1 - \sin^2 \theta &= \sin\theta\\ \nonumber

0 &= \sin^2 \theta + \sin\theta - 1

\end{align*} \nonumber \]

The last equation looks more complicated than the original equation, but notice that it is actually a *quadratic* equation: making the substitution \(x=\sin\theta \), we have

\[ x^2 + x - 1 = 0 \quad\Rightarrow\quad x = \dfrac{-1 \pm \sqrt{1 - (4)(-1)}}{

2(1)} = \dfrac{-1 \pm\sqrt{5}}{2} = -1.618,~0.618

\nonumber \]

by the quadratic formula from elementary algebra. But \(-1.618\) can not be a \(y\)-coordinate of a point on the unit circle, so it is impossible that \(\sin\theta = x = -1.618 \). Thus, we must have \(\sin\theta = x = 0.618\). Hence, there are two possible solutions corresponding to the points on the unit circle with \(y\)-coordinate 0.618:

So, if \(\cos\theta = \tan\theta \),

then

\(\theta = 0.666\) radians or its reflection \(\pi - .666 = 2.476\) radians (or, more accurately, \(\pi-\sin^{-1} .618= 2.475\) .

## Challenge examples

Try to solve the equations before looking at the solution.

Solve the equation \(\sin\theta = \tan\theta\).

**Solution:**

Trying the same method as in the previous example, we get

\[\nonumber \begin{align*}

\sin\theta &= \tan\theta\\ \nonumber

\sin\theta &= \dfrac{\sin\theta}{\cos\theta}\\ \nonumber

\sin\theta\cos\theta &= \sin\theta\\ \nonumber

\sin\theta\cos\theta - \sin\theta &= 0\\ \nonumber

\sin\theta(\cos\theta - 1) &= 0\\ \nonumber

\Rightarrow\quad \sin\theta = 0 \quad\text{or} &\quad \cos\theta = 1\\ \nonumber

\Rightarrow\quad \theta = 0, \pi \quad\text{or} &\quad \theta = 0\\ \nonumber

\Rightarrow\quad \theta = 0, \pi,

\end{align*} \nonumber \]

plus multiples of \(2\pi \). So since the above angles are multiples of \(\pi \), and every multiple of \(2\pi \) is a multiple of \(\pi \), we can combine the two answers into one for the general solution:

\[ \boxed{\theta = \pi k} \qquad\text{for \(k=0 \), \(\pm 1\), \(\pm 2, \dots\)}

\nonumber \]

Solve the equation \(\cos(3\theta) = \dfrac{1}{2}\).

**Solution:**

The idea here is to solve for \(3\theta \) first, using the most general solution, and then divide that solution by \(3 \). So since \(\cos^{-1} \left(\dfrac{1}{2}\right) = \dfrac{\pi}{3}\), there are two possible solutions for \(3\theta\): \(3\theta = \dfrac{\pi}{3}\) in QI and its reflection \(-3\theta = -\dfrac{\pi}{3} \) around the \(x\)-axis in QIV. Adding multiples of \(2\pi\) to these gives us:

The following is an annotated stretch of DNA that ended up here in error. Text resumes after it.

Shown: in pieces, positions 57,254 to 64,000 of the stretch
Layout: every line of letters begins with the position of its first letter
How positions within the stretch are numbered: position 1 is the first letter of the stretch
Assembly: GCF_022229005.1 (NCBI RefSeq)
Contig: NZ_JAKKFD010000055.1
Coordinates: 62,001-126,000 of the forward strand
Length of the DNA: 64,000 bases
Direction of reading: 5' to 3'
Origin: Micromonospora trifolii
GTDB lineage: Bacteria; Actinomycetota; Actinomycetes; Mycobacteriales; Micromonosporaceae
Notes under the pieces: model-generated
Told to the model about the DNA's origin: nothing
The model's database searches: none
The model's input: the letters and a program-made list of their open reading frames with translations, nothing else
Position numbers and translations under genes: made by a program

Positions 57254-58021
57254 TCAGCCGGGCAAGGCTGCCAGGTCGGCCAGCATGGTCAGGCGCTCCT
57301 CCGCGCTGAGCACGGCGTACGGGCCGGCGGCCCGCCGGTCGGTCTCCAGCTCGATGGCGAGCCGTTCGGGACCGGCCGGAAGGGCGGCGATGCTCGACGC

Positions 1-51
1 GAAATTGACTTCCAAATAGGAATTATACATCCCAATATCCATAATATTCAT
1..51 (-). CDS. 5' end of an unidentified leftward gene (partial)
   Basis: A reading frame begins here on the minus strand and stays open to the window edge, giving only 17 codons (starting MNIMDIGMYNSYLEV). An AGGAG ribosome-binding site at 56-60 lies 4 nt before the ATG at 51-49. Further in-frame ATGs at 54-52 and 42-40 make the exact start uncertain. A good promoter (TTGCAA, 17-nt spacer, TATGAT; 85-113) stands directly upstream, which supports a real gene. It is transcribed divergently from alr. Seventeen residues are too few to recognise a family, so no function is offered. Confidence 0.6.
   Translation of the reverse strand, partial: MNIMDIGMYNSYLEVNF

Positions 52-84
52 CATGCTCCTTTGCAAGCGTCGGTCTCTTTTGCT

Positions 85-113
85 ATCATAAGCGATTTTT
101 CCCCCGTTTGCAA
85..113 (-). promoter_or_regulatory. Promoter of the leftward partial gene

\[ 3\theta = \pm\dfrac{\pi}{3} + 2\pi k \qquad\text{for \(k=0 \), \(\pm 1 \), \(\pm 2, \dots\)}

\nonumber \]

So dividing everything by \(3 \) we get the general solution for \(\theta\):

\[ \boxed{\theta = \pm\dfrac{\pi}{9} + \dfrac{2\pi}{3} k}

\qquad\text{for \(k=0 \), \(\pm 1 \), \(\pm 2, \dots \)}

\nonumber \]

Solve the equation \(2\sin\theta - 3\cos\theta = 1 \). Use the fact (not treated here) that for any angles \(A\) and \(B\),

\[\sin(A-B)=\sin(A)\cos(B)-\sin(B)\cos(A).\]

**Solution**

We will use the technique which we discussed in Chapter 5 for finding the amplitude of a combination of sine and cosine functions. Take the coefficients \(2 \) and \(3\) of \(\sin\theta\) and \(-\cos\theta \), respectively, in the above equation and make them the legs of a right triangle, as in Figure 6.1.1. Let \(\phi\) be the angle shown in the right triangle. The leg with length \(3 >0\) means that the angle \(\phi\) is above the \(x\)-axis, and the leg with length \(2>0\) means that \(\phi\) is to the right of the \(y\)-axis. Hence, \(\phi\) must be in QI. The hypotenuse has length \(\sqrt{13}\) by the Pythagorean Theorem, and hence \(\cos\phi = \dfrac{2}{\sqrt{13}}\) and \(\sin\theta = \dfrac{3}{\sqrt{13}}\). We can use this to transform the equation to solve as follows:

\[\nonumber \begin{align*}

2\sin\theta - 3\cos\theta &=1\\ \nonumber

\sqrt{13}\left(\dfrac{2}{\sqrt{13}}\sin\theta - \dfrac{3}{\sqrt{13}}\cos\theta

\right) &=1\\ \nonumber

\sqrt{13}(\cos\phi\sin\theta - \sin\phi\cos\theta) &= 1\\ \nonumber

\sqrt{13}\sin(\theta - \phi) &=1\quad\text{(by the sine subtraction formula)}\\ \nonumber

\sin(\theta - \phi) &= \dfrac{1}{\sqrt{13}}\\ \nonumber

\Rightarrow\quad \theta - \phi = 0.281 \quad\text{or} &\quad \theta - \phi = \pi - 0.281 = 2.861\\ \nonumber

\Rightarrow\quad \theta = \phi + 0.281 \quad\text{or}&\quad \theta = \phi + 2.861

\end{align*} \nonumber \]

Now, since \(\cos\phi = \dfrac{2}{\sqrt{13}} \) and \(\phi \) is in QI, the most general solution for \(\phi \) is \(\phi = 0.983 + 2\pi k \) for \(k=0\), \(\pm 1 \), \(\pm 2,\dots\). So since we needed to add multiples of \(2\pi \) to the solutions \(0.281 \) and \(2.861 \) anyway, the most general solution for \(\theta \) is:

\[\begin{align*}

\theta &= 0.983 + 0.281 + 2\pi k\quad\text{and}\quad 0.983 + 2.861 + 2\pi k\\

\Rightarrow\quad & \boxed{\theta = 1.264 + 2\pi k\quad\text{and}\quad 3.844 +2\pi k}

\quad\text{for \(k=0 \), \(\pm 1 \), \(\pm 2, \dots \)}

\end{align*} \nonumber \]

Note: In Example 6.8 if the equation had been \(2\sin\theta + 3\cos\theta = 1 \) then we still would have used a right triangle with legs of lengths \(2\) and \(3\), but we would have used the sine addition formula instead of the subtraction formula.

- If you know one solution to a trigonometric equaiton \(\cos(x)=a\) for a given \(a\), how can you find another which is not coterminal?
- How many solutions are there to the equation \(\sin(x)=-\dfrac12\)? Do not solve this here.
- If we replaced \(-\dfrac12\) by any other number in the previous question, would we get the same answer? Explain.
- Solve \(\cos(x)=-2\) and explain.

- Solve \(\cos(x)=-\dfrac{1}{\sqrt{2}}\), where \(0\leq x <2\pi\).
- Solve \(\sin(\theta)=-\dfrac13\), where \(0\leq \theta<360°\).

## Key Concepts

- Unit circle and the trigonometric ratios
- Solutions to equations in one variable